Among them was a series of events for groups of branch managers of a large nationwide organisation, where as I encouraged them to talk about their communications challenges the one that emerged time and again, and so strongly, was being listened to by their seniors.

What I heard was that theirs was a company where strategies and objectives were set at higher levels than theirs, and then communicated downwards. No one was interested in their voices, they felt. I found this quite puzzling, as it was their bosses who had brought me in to help them with their communications skills.

Within the workshops I had them write and perform short plays which began with a problem, either internally with a colleague or externally with a customer and reached a tipping point as a result of which the problem was resolved and a win-win solution emerged.

Many of their playlets featured a dissatisfied client, and I noted that without exception almost immediately on hearing their complaint the script had the client-facing staff take the complainant to their branch manager for them to resolve the issue.

Why were the scripts written this way? Were they not empowered to resolve issues themselves? Did their managers hold back from delegating authority? Did they not trust their people? Were they just timid, unwilling to make what would be perceived as the wrong decision? What could have led to the staff member holding back from such consistent instant escalation?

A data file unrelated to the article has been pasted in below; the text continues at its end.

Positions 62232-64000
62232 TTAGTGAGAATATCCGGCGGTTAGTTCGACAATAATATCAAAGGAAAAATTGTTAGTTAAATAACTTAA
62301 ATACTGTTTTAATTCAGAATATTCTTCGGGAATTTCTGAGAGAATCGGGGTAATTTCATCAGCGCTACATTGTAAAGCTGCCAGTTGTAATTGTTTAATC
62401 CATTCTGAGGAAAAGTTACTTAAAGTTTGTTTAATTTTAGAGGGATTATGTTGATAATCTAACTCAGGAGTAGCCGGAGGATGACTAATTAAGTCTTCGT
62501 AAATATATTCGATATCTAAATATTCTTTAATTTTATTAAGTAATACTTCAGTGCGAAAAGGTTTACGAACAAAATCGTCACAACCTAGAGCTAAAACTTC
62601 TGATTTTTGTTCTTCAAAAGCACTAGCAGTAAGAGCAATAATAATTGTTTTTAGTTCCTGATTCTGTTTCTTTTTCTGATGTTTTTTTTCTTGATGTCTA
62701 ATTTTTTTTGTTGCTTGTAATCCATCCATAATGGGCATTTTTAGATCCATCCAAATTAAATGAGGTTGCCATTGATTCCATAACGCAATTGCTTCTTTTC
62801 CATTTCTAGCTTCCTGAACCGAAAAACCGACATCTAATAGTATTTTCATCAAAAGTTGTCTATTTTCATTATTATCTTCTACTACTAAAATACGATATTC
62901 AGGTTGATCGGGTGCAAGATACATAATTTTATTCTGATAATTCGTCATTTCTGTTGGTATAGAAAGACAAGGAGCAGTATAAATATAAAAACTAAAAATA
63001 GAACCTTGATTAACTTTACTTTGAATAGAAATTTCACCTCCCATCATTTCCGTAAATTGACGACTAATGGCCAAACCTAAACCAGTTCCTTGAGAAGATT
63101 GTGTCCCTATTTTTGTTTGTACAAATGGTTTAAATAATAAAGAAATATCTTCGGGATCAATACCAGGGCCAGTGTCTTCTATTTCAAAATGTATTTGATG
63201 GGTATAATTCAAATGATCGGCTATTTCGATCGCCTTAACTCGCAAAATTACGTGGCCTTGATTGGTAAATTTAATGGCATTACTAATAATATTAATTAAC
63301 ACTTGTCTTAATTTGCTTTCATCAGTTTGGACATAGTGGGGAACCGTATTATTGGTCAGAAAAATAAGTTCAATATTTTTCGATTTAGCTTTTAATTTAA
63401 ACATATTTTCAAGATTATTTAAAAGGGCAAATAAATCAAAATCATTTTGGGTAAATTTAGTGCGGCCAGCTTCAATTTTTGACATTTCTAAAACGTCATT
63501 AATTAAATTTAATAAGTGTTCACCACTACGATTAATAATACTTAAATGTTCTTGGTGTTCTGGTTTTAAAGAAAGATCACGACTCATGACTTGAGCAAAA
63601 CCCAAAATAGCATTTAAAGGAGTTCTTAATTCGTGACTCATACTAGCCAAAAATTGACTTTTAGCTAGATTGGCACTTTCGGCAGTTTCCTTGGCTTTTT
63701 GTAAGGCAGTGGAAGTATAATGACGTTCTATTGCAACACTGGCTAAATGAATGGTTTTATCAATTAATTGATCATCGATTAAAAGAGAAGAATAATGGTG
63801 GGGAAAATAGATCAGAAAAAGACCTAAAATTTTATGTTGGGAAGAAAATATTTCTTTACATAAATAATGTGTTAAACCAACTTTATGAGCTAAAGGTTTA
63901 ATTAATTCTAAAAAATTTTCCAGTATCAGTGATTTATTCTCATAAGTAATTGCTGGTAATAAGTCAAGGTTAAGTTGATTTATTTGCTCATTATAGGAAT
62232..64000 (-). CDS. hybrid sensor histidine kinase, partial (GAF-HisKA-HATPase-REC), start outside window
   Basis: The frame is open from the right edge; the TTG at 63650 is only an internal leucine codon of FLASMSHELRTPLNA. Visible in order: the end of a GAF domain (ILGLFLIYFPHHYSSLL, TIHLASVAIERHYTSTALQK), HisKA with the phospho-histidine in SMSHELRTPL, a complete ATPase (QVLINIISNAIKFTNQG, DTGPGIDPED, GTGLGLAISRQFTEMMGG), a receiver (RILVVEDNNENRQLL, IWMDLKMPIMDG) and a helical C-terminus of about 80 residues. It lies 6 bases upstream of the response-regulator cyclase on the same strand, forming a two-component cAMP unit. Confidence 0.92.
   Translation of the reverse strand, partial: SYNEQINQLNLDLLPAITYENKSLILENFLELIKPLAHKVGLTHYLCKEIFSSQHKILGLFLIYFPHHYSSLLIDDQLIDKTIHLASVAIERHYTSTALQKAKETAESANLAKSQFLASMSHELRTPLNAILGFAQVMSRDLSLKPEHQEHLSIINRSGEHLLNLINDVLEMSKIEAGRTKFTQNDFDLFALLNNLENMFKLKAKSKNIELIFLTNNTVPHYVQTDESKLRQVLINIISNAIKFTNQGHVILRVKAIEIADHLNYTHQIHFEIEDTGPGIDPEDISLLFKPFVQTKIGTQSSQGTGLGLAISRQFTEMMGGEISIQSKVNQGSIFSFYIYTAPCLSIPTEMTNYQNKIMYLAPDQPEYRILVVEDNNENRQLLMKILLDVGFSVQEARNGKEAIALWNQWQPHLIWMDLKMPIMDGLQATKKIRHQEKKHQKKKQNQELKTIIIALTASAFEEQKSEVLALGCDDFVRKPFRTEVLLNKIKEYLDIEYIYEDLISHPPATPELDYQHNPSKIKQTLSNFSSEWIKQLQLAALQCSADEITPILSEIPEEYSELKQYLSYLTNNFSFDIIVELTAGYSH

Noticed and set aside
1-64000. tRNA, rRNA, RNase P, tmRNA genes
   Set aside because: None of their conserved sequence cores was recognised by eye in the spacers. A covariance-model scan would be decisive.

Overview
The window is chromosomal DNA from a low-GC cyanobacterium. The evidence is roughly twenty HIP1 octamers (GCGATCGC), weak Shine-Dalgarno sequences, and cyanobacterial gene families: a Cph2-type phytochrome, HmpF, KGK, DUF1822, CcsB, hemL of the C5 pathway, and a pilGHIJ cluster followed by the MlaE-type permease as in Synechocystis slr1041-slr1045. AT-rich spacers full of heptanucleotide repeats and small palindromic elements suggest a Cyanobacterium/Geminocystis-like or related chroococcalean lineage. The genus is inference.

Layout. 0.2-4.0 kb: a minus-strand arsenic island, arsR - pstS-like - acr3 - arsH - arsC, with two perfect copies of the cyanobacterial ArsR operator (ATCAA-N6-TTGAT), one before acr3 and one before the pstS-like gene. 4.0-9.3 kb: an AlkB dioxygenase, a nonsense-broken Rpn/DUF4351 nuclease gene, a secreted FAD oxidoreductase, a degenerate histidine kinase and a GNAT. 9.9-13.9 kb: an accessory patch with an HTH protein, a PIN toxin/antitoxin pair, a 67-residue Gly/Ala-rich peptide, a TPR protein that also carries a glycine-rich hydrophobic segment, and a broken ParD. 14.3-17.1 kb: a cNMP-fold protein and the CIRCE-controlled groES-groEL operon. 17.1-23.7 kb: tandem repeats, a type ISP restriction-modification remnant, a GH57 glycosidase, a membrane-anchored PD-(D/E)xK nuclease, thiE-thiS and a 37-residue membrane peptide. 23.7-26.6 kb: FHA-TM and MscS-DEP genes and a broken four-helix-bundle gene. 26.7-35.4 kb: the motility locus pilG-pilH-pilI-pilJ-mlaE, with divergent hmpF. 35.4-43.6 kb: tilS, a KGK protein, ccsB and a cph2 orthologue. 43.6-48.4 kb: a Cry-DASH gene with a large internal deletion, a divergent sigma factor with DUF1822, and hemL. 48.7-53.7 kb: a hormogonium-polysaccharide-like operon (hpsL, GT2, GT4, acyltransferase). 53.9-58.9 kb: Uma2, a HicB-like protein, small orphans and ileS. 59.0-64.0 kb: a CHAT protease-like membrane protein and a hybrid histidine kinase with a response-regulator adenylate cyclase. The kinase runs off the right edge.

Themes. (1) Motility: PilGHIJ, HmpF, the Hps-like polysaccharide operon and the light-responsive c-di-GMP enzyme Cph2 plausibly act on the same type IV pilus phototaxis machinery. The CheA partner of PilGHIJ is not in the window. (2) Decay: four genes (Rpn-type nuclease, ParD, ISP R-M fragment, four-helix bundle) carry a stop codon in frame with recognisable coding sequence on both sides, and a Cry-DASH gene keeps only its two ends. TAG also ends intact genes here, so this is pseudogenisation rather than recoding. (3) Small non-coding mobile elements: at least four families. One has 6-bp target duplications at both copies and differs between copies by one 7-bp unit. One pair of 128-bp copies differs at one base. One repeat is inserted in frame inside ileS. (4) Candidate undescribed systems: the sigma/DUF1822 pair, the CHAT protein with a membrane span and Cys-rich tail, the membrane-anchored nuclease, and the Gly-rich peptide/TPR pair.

We discussed all this, and also the question of how the communication between the branch managers and their seniors could be improved. Yet when I proposed that as an output from their sessions with me the participants should seek such dialogue they were hesitant to do so.

Influencing upwards, they felt, was not something that would be appreciated. It was not in the organisational culture.

Through those who had hired me for the workshops, I did suggest that escalation and delegation management was a topic that needed airing, but I never got to know if anything was done as a result of my intervention.

How is it in your organisation? Do you actively seek the views of your juniors? Do you listen to their voices? Do you develop their competence and their confidence to make responsible judgments on behalf of the organisation — providing adequate guidelines and guardrails, and accepting that sometimes your decision might have been different?

Do you trust them to do the right thing? Or do you micro-manage them, making them feel they must delegate upwards, for fear of being hammered for taking a “wrong” approach?

The larger the organisation the more important this issue becomes. Those who will prosper in these uncertain and volatile times are the ones who encourage influencing upwards.